Preventing a summer slide in reading is important for struggling readers. As the school year draws to a close, summer vacation begins for students across the US. While this season is often associated with relaxation and fun, it can also be a critical time for struggling readers to maintain their reading skills. For those with developmental dyslexia, summer break may be a welcome break from the struggles of reading. However, research suggests that this can lead to a decline in ability levels. This article will explore common misconceptions about summer break, address potential concerns for our students, and offer tips for engaging in reading activities during the summer months.
Avoid the Summer Slide
Don’t Let the Summer Slide Impact Your Child’s Learning: Learn More
Summer slide, is a real concern for parents and educators. While not all children are affected, it’s important to understand that practicing basic skills over the summer is critical to maintaining proficiency. Think of it like playing an instrument: if your child doesn’t practice, their skills will decline. Stay alert and ensure that your child is practicing and learning new things over the summer to prevent the summer slide from impacting their overall academic performance. Keep your kids learning all summer long with simple decodable books and other activities to preventing the summer slide. Don’t worry, it doesn’t involve year-round schooling. Instead, focus on providing learning opportunities to keep their academic skills sharp during the break.
How Much Do Students Lose Over the Summer
After enjoying their summer break, students often return to school with less knowledge than they had demonstrated in the previous spring. This is known as the “summer slump,” “summer slide,” or “summer setback.” Researchers can measure this slump by comparing a student’s growth between fall and spring (during the school year) and between spring and fall (over the summer).
Unfortunately, there is less growth during the summer. On average, students lose one month of academic progress during this time (Cooper, Nye, Charlton, Lindsay, & Greathouse, 1996). This estimate can vary depending on the student’s reading habits and grade level. Additionally, this regression tends to worsen as students progress through school and face greater academic demands (Cooper, Nye, et al., 1996; Hill et al., 2007). So preventing a summer slide in reading is extremely important.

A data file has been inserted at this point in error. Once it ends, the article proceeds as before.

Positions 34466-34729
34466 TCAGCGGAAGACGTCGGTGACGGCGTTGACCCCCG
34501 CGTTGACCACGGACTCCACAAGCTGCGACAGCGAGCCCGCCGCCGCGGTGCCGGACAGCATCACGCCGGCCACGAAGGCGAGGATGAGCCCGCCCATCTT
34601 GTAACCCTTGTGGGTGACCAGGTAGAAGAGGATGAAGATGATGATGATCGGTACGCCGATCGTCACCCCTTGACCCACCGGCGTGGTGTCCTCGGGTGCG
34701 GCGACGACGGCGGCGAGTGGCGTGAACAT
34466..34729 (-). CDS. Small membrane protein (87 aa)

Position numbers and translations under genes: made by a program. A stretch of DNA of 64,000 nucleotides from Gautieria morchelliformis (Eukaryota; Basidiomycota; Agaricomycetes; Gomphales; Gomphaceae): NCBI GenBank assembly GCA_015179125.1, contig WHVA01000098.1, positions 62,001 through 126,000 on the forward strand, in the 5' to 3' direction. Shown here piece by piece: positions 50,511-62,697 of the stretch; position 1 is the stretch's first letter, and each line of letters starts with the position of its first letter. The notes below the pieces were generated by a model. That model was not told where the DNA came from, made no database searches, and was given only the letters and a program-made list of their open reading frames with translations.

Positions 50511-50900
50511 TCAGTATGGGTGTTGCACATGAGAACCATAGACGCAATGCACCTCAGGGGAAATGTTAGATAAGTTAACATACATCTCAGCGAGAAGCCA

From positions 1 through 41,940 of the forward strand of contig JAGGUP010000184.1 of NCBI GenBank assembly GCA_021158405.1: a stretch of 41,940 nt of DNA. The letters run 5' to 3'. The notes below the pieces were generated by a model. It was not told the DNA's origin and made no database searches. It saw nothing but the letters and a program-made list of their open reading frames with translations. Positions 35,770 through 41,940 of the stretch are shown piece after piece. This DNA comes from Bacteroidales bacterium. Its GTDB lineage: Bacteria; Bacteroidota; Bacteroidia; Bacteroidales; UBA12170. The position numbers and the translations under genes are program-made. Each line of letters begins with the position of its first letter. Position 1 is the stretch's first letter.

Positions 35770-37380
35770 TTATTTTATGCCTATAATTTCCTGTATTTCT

Make a difference this summer by supporting struggling readers and help them grow. By Incorporating Listening to books and finding fun ways to build words students take ownership of their literacy. Instead of letting challenges persist during the summer months, use this time to enhance student motivation and curiosity through high-interest topics and practice reading with decodable books. Help struggling readers in the summer by fostering a love for reading and breaking down barriers for struggling readers. It is also a great time to close gaps by having a certified academic language therapist work with your student.
Preventing a Summer Slide In Reading Using Decodable Readers
To avoid the summer slide in reading give your readers an edge with practice give your students a chance to practice successfully. For Kindergarten and First Grade, decodable stories use controlled text to let your readers practice with simple word patterns.
For example, readers should first practice with single-syllable words and then move on to two-syllable words in a predictable pattern. Highlighting these easy patterns allows readers to quickly gain confidence when using the text. Controlled vocabulary also helps reduce possible confusion for learners by keeping unknown word patterns out of the text. When appropriate, decodable readers should be incorporated into your summer reading program. It is advisable to move your students quickly from simple patterns to vowel teams and multisyllabic words with Greek and Latin Roots.
Decodable Readers Can Encourage Independent Reading During the Summer
One of the best ways to keep reading skills sharp is through independent reading. Create a comfortable environment that encourages students to pick up books during free time and summer break. If your reader is really struggling try pairing the books with audio books through a program like Learning Ally.
Summer can be an excellent time for struggling readers to work on their skills with these strategies. We hope these tips help you support student growth and maintain reading skills during the summer months. From improving literacy skills to sparking a love for reading, let’s come together this summer to make it an enriching season for our young readers! If you need assistance choosing readers for your students please contact me and I will be glad to help you.
Summer can be fun and educational!
Cooper, H., Nye, B., Charlton, K., Lindsay, J., & Greathouse, S. (1996). The effects of summer vacation on achievement test scores: A narrative and meta-analytic review. Review of Educational Research, 66(3), 227 – 268. doi: 10.3102/00346543066003227
Hill, N., Rowan, B., & Loveless, T. (2007). Losing ground: The persistence of achievement gaps in American education. Education Next, 7(4), 21-29. Retrieved from http://educationnext.org/losing-ground-the-persistence-of-achievement-gaps-in-american-education
Torgesen, J. K. (2000). Individual differences in response to early interventions in
reading: The lingering problem of treatment resisters. Learning Disability Quarterly, 23(4), 218 – 228. doi: 10.2307/1511360
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